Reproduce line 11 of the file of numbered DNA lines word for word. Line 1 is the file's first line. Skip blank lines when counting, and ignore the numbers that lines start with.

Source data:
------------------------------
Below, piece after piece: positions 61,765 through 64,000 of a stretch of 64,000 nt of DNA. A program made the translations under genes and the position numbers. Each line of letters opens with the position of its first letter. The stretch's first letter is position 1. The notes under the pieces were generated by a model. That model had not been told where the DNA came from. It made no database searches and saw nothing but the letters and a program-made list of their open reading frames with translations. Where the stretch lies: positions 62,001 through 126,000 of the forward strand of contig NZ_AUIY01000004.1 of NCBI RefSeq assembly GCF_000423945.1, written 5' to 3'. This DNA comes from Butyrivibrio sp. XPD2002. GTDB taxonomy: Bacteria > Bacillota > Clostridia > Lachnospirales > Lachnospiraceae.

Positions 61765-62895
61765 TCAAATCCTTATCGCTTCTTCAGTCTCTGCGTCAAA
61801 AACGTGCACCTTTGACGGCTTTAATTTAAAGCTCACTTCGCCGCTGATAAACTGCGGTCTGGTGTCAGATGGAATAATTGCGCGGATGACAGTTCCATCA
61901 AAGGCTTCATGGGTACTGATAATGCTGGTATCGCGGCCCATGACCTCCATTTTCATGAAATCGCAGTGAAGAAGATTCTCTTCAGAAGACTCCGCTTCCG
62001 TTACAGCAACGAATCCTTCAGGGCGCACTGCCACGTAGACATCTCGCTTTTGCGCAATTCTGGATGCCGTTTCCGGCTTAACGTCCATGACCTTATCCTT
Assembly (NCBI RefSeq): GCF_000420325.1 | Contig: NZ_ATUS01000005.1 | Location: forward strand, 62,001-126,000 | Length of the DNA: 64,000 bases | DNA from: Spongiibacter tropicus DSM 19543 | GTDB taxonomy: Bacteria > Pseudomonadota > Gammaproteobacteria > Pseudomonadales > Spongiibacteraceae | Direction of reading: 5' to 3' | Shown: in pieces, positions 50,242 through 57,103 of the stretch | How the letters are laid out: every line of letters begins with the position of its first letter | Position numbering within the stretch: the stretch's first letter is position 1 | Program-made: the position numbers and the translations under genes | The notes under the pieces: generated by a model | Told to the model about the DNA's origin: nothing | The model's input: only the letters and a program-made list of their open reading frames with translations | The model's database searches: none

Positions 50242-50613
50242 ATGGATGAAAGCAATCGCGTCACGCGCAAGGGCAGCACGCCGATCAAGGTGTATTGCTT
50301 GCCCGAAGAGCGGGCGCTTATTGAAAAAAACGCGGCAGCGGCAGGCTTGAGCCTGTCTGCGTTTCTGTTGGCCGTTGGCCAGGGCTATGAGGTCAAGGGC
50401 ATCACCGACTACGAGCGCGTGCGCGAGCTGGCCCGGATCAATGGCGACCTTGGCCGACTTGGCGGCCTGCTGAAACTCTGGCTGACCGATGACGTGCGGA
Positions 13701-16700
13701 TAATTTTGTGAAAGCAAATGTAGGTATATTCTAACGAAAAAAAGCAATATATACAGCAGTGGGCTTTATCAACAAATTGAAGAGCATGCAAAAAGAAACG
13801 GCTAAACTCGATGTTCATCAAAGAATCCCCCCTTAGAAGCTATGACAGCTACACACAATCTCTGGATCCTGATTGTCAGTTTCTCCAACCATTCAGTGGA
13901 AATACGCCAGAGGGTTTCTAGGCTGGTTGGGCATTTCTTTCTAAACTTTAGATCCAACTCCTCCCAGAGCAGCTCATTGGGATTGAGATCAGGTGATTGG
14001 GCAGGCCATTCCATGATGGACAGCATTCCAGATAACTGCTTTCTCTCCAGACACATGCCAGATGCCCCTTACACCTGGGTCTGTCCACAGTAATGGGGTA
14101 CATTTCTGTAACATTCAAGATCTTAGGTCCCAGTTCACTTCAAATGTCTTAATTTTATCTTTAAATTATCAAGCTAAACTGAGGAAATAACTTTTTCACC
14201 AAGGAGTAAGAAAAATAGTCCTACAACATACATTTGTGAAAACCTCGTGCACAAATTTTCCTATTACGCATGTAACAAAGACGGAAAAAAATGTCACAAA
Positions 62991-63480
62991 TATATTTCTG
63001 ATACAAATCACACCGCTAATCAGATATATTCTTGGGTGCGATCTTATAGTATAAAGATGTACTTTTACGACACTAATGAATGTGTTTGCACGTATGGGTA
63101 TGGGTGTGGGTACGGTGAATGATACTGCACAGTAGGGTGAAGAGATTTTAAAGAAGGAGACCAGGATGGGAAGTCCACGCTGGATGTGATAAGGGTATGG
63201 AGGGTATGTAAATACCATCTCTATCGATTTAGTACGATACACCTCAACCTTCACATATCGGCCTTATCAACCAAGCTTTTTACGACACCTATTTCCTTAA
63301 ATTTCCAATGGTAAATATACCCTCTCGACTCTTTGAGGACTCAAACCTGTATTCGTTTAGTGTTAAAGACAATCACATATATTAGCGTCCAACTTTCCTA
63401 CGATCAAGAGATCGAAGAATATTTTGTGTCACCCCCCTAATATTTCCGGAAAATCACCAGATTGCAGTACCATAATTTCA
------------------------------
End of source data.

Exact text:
50401 ATCACCGACTACGAGCGCGTGCGCGAGCTGGCCCGGATCAATGGCGACCTTGGCCGACTTGGCGGCCTGCTGAAACTCTGGCTGACCGATGACGTGCGGA